Khel Khel Mein Review

Movie Review: Is “Khel Khel Mein” Worth Watching?



Warning: Spoilers ahead

“The loss of East Pakistan has been just reduced to a paragraph in our history books,” laments Sajal Aly in a pivotal scene in ‘Khel Khel Mein,’ as she makes an impassioned plea to her university’s senior board members seeking permission to stage a play that narrates Pakistan’s side of events that transpired in 1971.

Ironically, that unfortunate part of our history gets about as much attention in ‘Khel Khel Mein’ as the movie largely avoids setting the record correct, something that could have been intelligently done by detailing with nuance what the Pakistani perspective of events around 1971 actually is. While some allusions to it are made during the brief flashback sequences narrated by a few of the film’s characters, the specifics of history remain nebulous as KKM decides to firmly reinforce generalities and ambiguities without dwelling into details.

That being said, the film still remains quite watchable — that is if you are expecting a regular, commercial entertainer and not a more cerebral slice of reality-inspired cinema that its trailer billed it to be. Its watchability is at least partly due to the combination of decent acting and clever use of character-driven plot devices, the film employs to keep the viewer engaged to the proceedings. Sajal Aly plays Zara, the daughter of an army officer and a freshman in college who also maintains a keen interest in dramatics. So much so, that she decides to write her own ‘play’ around the events of 1971 for a drama competition in Dhaka. Here, her paths cross with our local Van Wilder, Saad Sikandar (Bilal Abbas), the scion of a Forbes-listed tycoon (Javed Sheikh). Together, Zara and Saad forge the troupe they need for the play, and the group eventually lands in Dhaka.

While that is just a summary of the plot, a lot more actually happens on screen — the film’s narrative spans everything from the Baluchistan angle to Sajal’s long lost grandfather (Manzar Sehbai, in a cameo, magically appears) to Bilal Abbas’s career-related conflicts with his father and everything in between. There’s barely any breathing space for what the film actually promised to deliver on, if the trailer was anything to go by: providing some cloture on 1971. The ‘play’ which remains the centerpiece of the film’s plot for a good two hours is reduced to a brief song-and-dance sequence before the climax. Although it is quite tastefully conceived and choreographed, the said ‘play’ was a critical piece of the film’s plot and to have it done away with a short abstract performance dampens the film’s impact considerably.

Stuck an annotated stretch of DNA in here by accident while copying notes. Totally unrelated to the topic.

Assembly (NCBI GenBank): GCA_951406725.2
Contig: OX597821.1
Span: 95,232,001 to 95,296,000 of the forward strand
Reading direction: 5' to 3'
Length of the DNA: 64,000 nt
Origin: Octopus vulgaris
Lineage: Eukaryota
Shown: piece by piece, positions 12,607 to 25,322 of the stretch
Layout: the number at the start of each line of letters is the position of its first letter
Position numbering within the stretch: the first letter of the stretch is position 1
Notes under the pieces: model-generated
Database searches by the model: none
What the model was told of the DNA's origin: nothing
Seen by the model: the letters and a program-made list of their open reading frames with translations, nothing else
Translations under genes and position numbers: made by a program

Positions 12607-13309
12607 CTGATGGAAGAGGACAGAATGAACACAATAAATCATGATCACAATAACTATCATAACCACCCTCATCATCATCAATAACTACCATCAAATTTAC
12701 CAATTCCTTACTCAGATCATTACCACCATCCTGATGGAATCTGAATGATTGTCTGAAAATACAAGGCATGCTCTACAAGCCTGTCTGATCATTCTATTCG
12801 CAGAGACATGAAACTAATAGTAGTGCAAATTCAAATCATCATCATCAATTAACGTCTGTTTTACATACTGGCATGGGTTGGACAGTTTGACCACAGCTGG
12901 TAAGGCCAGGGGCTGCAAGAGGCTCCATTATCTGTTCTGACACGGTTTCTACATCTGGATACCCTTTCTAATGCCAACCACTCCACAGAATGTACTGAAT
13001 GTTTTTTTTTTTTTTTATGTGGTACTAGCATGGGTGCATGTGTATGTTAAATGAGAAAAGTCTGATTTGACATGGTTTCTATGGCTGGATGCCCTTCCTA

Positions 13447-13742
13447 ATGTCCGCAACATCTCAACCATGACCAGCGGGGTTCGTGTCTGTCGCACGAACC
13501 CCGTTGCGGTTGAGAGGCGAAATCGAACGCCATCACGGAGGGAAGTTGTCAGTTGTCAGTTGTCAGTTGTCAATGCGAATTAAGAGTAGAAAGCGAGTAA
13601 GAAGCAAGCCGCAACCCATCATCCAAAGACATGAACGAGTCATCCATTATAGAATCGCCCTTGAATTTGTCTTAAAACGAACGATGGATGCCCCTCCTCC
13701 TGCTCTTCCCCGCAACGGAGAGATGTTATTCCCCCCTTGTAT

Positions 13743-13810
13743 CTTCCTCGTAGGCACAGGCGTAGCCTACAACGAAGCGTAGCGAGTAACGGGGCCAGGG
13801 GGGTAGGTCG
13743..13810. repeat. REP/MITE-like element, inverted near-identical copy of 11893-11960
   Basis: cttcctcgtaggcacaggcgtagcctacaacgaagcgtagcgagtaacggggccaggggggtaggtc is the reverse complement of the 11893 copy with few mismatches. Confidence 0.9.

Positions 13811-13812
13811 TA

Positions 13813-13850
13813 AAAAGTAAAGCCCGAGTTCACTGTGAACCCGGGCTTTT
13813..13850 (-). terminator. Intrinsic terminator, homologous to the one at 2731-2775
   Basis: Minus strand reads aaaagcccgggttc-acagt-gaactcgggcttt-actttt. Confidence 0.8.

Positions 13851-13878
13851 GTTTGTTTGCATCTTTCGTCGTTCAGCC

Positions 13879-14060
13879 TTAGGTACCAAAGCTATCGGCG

What makes up for that, partly, is the hard work put in by the cast and the film’s technical crew. A lot of the film’s heavy lifting is done by Sajal Aly who shines in her role of a headstrong young woman on a mission to set the record of history straight. This is not exactly alien terrain for Aly — she passed with flying colors in a similar role in ‘Dhoop Ki Deewar.’ Sajal Aly’s efforts on screen are quite ably complemented by Bilal Abbas, who comfortably melds into the rich, popular kid on campus persona of his character. And no review of the film would be complete without a mention of its supporting cast, which pitches in stellar performances — Mojiz Hassan and Marina Khan, in particular, do quite well, as do most of the actors who are shown to be a part of the drama troupe.

Also in KKM’s favor is the fact that it is quite slickly mounted, with the photography (by Filmwala regular Rana Kamran) being topnotch and the well-chosen locales blending perfectly into the script. Recreating Dhaka in Karachi would have been no easy task, and the film somewhat convincingly manages to do so. Music is an integral part of the plot, and the songs here are purely situational that work to take the film’s plot forward. The background music too captures the mood and locales of the film.

To sum up, ‘Khel Khel Mein’ might have quite a few loose ends but it remains quite watchable as it delivers on performances, production value, and the entertainment quotient. Keep your expectations in check and you might just end up enjoying this film.

Written by Faisal Ali H

I work as an economist and maintain an active interest in Pakistani cinema.


Leave a Reply

Your email address will not be published. Required fields are marked *